If you are finding that your checkout conversions are lacking, don’t take it in stride. There are factors that have been shown to have a significant impact on your conversion rate, and many of them are fixable.
Determine which contributor may be the culprit for your website, address and resolve the issue, and watch your conversion rate rise.
Here are six great places to start looking:
1). Security That Isn’t Secure
We are more worried about our personal information and credit details being compromised than we are about someone swiping the stereo from our cars, so it makes sense that consumers aren’t going to give their personal and financial information to a site they don’t trust. There are factors that will make your site look more “trustworthy”, and even small changes to verbiage can improve the level of implied security. Beyond appearances, however, take extra steps to ensure that you are providing the highest level of safety for your buyers’ personal and financial data. Then, let customers know what they can expect when they provide you with their information. When they feel safe, they are more likely to buy from you.
2). Not Being Mobile Friendly
Buy this stage in online consumerism, this point shouldn’t need to be reiterated: A mobile optimized site doesn’t make you look good anymore; it makes you look good enough. According to PracticalEcommerce, “having a responsive website is not a competitive advantage in 2015; it is a competitive requirement.”
If your checkout process isn’t seamless for mobile users, they won’t wait until they can sit down at their PC – they’ll go to a retailer who will let them buy on-the-go. Short version: Mobile optimize your checkout.
3). Outrageous Shipping Costs
Even if you ship overseas, or your items are heavy (so they cost a lot to ship), high shipping costs are going to cause people to stay away from your company. By offering flat rate shipping, or building some of the shipping costs into the price of the item, you can keep customers happier. It’s why website like Amazon have Prime programs. Consumers not only pay an annual fee, they pay more for “prime” items because they don’t have to worry about calculating shipping.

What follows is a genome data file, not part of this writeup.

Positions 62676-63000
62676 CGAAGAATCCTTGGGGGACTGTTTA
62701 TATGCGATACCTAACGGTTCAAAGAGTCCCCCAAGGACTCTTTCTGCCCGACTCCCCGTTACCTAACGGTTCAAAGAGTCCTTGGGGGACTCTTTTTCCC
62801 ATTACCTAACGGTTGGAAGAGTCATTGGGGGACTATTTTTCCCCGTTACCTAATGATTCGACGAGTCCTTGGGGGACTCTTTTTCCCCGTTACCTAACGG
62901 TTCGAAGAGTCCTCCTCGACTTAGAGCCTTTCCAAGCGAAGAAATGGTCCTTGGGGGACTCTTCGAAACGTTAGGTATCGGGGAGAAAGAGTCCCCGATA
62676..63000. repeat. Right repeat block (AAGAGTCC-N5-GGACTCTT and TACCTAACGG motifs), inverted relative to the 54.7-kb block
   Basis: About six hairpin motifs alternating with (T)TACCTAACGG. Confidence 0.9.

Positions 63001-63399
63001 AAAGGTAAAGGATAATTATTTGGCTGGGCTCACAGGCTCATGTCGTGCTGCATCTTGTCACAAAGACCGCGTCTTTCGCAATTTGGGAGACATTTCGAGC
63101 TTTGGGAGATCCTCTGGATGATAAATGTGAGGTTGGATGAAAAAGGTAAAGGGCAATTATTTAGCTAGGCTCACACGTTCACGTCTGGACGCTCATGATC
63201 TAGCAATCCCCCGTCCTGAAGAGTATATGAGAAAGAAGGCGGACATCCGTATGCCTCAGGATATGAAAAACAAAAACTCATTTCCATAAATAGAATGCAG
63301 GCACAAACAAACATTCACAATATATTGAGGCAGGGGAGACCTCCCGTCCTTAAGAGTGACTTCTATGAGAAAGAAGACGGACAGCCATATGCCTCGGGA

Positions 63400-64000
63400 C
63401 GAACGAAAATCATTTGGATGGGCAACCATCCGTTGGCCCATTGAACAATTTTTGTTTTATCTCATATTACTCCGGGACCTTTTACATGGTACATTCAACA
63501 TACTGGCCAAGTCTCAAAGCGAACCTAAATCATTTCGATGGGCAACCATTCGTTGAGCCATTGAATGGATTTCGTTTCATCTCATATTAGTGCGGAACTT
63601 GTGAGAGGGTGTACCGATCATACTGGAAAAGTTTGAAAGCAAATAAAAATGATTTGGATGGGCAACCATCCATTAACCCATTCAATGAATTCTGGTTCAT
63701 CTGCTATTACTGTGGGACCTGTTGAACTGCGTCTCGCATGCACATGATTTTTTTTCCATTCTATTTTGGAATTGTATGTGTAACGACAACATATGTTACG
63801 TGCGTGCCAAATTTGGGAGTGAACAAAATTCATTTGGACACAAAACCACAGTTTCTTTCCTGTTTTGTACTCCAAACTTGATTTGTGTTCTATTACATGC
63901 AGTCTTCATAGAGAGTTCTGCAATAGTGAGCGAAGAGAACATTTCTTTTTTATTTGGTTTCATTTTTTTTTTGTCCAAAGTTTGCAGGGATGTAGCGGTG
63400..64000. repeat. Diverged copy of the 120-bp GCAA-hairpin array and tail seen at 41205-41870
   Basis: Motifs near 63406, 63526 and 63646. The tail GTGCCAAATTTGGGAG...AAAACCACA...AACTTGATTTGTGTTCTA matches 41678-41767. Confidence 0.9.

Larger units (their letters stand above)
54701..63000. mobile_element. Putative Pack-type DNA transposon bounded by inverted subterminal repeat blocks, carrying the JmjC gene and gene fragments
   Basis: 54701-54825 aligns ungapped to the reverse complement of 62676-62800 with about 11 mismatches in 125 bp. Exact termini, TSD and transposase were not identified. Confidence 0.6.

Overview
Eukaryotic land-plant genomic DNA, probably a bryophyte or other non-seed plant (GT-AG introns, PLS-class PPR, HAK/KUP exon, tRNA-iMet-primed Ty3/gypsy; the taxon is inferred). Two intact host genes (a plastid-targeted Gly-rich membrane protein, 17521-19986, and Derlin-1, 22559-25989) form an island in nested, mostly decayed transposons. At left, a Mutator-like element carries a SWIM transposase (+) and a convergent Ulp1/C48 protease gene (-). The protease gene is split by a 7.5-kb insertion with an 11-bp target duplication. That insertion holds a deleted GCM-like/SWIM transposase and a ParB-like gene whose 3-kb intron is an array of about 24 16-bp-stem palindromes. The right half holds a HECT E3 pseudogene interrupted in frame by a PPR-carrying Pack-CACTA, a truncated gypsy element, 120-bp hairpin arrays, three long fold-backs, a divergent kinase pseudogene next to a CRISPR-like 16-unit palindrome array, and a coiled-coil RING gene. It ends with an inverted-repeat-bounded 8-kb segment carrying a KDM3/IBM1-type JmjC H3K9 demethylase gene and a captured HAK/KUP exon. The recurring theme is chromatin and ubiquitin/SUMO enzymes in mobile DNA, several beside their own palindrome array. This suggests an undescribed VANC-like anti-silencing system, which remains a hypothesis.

4). A Boring Call to Action
The people who have come to your site to look at your products already know that you want them to buy something, so your call to action needs to spark their interest in a unique way. You can make it funny, witty, tear-jerking, or whatever works for what you’re selling, but it should be something people remember (in a good way). Can’t think of anything? Check out your competitors. Better yet, go to the last website you made a purchase from. Was the call-to-action compelling? Look at what works, and incorporate a bit of that strategy into your own.
5). Forced Account Creation
Forcing account creation for someone who wants to buy something from you is one of the fastest ways to get them to change their mind. We get why you’re doing it, but – if you’re worried about checkout conversions – the best practice is to just not.
6). Taking Too Long
People get impatient. If your shopping cart (and the rest of your site, for that matter) takes too long to load, they will leave. Even if it takes longer to go somewhere else and find the same product to buy, their impatience will make them crave action – searching for a new site is better than waiting for yours. Don’t let that happen. Optimize your site properly for mobile and computer, and make sure it loads quickly.
If you pay close attention to the areas of your site that can cause you the most trouble, like the six things